TODAY marks the 73rd anniversary of D-Day, a seminal event in modern European and world history.
Though not a significant anniversary in a ceremonial sense — coincidentally, it occurs on a Tuesday, as did the invasion — maybe we should take a moment to consider how our world has changed since then and if those changes have been for the better or otherwise.
Maybe we should, especially as the generation that sacrificed so much that we might live in a civilised, peaceful world slips away, ask ourselves if we have made best use of their selfless achievements.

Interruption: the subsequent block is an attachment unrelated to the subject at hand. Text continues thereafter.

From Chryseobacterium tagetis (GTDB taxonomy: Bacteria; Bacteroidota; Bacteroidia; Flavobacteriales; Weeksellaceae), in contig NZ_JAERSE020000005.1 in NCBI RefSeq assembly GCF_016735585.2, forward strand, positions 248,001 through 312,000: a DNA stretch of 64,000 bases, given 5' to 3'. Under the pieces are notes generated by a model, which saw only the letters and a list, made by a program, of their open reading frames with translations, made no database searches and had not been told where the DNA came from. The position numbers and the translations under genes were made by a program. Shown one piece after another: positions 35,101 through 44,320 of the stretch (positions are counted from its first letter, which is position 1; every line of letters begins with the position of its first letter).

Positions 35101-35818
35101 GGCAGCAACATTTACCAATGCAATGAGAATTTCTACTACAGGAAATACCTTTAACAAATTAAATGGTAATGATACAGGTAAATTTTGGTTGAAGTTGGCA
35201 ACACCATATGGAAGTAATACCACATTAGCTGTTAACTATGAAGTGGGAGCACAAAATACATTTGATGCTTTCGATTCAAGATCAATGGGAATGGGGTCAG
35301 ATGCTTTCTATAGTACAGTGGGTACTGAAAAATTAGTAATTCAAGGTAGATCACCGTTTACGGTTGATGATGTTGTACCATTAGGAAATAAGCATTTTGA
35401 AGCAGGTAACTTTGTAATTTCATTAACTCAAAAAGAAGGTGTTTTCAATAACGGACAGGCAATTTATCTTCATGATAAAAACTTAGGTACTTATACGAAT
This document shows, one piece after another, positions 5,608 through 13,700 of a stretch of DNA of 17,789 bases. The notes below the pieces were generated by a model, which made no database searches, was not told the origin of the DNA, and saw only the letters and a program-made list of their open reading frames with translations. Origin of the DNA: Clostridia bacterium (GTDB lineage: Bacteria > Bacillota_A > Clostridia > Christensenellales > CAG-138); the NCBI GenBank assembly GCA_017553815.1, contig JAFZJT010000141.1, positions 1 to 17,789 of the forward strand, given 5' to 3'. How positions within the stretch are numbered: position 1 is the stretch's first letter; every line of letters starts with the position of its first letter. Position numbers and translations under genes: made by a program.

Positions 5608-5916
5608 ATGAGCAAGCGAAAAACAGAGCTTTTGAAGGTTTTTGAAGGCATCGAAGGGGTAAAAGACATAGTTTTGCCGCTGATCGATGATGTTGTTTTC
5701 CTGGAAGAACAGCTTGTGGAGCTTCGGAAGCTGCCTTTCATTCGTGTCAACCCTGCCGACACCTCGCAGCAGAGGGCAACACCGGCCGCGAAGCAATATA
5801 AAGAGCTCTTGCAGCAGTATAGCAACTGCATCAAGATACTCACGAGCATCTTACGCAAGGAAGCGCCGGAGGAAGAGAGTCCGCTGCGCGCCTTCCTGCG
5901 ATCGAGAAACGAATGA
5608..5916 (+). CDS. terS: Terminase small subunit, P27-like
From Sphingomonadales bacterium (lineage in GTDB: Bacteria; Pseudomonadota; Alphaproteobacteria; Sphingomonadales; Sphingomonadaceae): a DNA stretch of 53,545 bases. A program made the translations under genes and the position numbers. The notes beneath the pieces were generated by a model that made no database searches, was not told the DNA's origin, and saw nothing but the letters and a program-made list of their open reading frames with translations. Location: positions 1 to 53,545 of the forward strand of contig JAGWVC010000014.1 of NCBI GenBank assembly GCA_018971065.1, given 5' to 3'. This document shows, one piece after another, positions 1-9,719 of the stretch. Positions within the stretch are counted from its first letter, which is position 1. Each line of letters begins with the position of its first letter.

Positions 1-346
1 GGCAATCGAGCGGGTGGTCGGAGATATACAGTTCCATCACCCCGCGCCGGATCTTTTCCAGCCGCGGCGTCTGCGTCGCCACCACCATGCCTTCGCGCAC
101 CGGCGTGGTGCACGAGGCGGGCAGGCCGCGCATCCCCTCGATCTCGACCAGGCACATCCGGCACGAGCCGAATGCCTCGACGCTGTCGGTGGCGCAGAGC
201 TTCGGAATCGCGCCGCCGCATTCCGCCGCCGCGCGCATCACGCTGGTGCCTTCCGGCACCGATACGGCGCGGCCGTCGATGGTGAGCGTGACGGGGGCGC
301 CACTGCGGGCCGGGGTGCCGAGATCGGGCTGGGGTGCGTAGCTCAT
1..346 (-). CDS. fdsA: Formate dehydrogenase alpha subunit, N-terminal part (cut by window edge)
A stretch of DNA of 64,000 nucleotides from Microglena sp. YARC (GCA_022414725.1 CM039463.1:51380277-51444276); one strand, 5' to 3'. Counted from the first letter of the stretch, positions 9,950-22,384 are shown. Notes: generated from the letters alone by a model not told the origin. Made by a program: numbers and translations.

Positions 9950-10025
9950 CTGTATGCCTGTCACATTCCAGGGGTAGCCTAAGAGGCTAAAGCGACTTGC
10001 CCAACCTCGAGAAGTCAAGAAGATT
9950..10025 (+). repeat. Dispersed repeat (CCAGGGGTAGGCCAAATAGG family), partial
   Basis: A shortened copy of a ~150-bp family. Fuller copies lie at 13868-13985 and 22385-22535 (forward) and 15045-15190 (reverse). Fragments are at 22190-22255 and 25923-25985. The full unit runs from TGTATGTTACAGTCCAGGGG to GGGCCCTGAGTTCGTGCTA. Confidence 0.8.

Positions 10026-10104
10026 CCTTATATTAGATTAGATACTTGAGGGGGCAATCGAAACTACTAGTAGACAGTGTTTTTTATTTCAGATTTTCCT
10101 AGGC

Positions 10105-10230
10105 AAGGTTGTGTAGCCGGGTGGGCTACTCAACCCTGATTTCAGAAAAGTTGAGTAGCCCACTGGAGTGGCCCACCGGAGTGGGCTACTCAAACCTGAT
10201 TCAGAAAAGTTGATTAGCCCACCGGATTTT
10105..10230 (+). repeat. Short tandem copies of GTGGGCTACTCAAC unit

Maybe we should, in an ever-more divided, isolationist, and volatile world, ask ourselves if we would be as committed to defending Western civilisation as was that generation. Those who suggest that the European project has run its course should ask themselves if the peace we’ve all enjoyed since 1945 could have been achieved any other way. That we have not had to even ask, much less answer, those increasingly difficult questions for decades is answer enough.
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